But this book, all kidding aside, is an excellent relic of the time that spawned it. And for all I know it was a legitimate and sincere attempt to address what at the time seemed like a terrible societal ill. But the utter perversity of the accusations, the beliefs people had about well-organized cabals preying upon the most privileged and well-protected children in human history, shows a sort of sickness within that even now people don’t like to address. What do you do if your mother is certain you were sodomized in a tunnel by an American icon like Chuck Norris, who most definitely did not have large chunks of time he could be away from film and TV sets to hang around in subterranean lairs to rape toddlers? How do you cope with the rectal exams you were forced to endure because adults really believed you were taken away in hot air balloons to be raped in the Episcopal church? What does that say about the secret fantasies and moral bruises of those who believed such unbelievable, foul, bloody and sexually perverse things?
I have an answer of sorts in a film I will discuss tomorrow, an animated film inspired by this specific book. See you then.
I’m going to do my best to post a lot before Halloween because indulging in creepiness is one of the things I do best. I have so many creepy books, favorite creepy movies, and creepy sites to share that it would be a shame not to take advantage of this time of the year and write about all the eerie weirdness rattling around in my head.
This entry came about in my typical circuitous “getting lost on the Internet” method of gathering information. I wanted to discuss some really disturbing, dark songs about child predators, and had a specific song in mind, two songs, actually, about a predator assaulting a child and the child seeking revenge, but couldn’t remember the name of the songs or the band that performed them. In my attempts to run the song to ground, I fell into a YouTube hole that completely distracted me from my original goal. I’ll eventually discuss songs about child predation but not today because I found mystery wondering how many songs there are that are inspired by Art Bell’s Coast to Coast AM. (By the way, the band I was originally searching for is G.G.F.H. and the songs are “Little Missy” and “Missy’s Revenge” and while the songs are still outre and upsetting, they aren’t as viscerally disgusting as they were to me when I heard them years ago. I fear I am becoming jaded…)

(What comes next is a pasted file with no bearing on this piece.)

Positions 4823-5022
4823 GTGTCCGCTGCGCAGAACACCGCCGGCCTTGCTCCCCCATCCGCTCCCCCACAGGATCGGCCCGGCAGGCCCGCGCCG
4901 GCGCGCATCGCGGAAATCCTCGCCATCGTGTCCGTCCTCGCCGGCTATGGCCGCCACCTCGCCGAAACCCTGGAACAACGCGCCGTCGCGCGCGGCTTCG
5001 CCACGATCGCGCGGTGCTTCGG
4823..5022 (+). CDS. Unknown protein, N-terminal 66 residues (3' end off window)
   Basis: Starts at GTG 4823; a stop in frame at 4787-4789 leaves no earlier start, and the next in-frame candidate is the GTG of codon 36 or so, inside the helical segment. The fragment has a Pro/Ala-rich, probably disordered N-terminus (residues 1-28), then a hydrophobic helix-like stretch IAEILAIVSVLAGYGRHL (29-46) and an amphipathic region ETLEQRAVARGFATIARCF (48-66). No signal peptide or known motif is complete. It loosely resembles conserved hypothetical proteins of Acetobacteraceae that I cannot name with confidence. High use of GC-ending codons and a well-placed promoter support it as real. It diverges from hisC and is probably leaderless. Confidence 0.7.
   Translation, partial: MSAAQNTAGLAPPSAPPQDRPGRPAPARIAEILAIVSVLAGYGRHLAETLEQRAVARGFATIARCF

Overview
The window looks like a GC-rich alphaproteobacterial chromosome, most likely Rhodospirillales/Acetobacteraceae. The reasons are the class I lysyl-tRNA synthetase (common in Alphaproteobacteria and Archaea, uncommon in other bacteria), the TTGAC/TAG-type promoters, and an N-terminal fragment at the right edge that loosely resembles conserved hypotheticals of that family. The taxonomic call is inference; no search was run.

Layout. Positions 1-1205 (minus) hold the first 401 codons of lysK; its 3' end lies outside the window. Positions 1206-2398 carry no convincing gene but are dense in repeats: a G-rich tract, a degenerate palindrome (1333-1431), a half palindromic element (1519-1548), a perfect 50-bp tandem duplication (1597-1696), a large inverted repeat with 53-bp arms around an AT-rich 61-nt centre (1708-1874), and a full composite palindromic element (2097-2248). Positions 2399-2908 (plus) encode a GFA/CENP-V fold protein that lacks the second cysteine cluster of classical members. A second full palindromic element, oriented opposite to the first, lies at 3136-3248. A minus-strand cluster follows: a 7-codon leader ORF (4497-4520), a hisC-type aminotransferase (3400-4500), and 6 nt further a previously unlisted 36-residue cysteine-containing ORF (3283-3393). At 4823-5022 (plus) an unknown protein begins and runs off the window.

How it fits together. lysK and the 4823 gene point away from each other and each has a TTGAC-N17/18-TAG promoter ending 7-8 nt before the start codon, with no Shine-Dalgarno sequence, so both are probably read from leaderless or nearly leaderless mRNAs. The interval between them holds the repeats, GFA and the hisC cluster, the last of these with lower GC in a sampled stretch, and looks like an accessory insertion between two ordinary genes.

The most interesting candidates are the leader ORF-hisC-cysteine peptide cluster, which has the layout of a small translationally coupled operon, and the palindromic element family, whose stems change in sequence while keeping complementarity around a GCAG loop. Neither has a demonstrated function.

Discussing Art Bell’s influence on music is really apropos for me this time of year because I always listen to his Ghost to Ghost episodes right before Halloween. I was putting together a playlist earlier this month but when I was searching for G.G.F.H.’s body of work, I found a title that piqued my interest and it turned out to have an Art Bell sample (the Venetian Snares song I discuss below – that is the song that linked me from child exploitation to Art Bell). After listening to the song with the Coast to Coast AM sample, I decided to see how many songs I could find that were influenced by Art Bell in some manner. Art Bell is interesting and somewhat weird in his own right, a man whose life has taken several unexpected turns, and he has been a personal hero of mine ever since he sued Ted Gunderson (who is hopefully right this very minute encountering the Satan he insisted was lurking in every daycare and influencing every politician since Washington) for slandering him as a pedophile.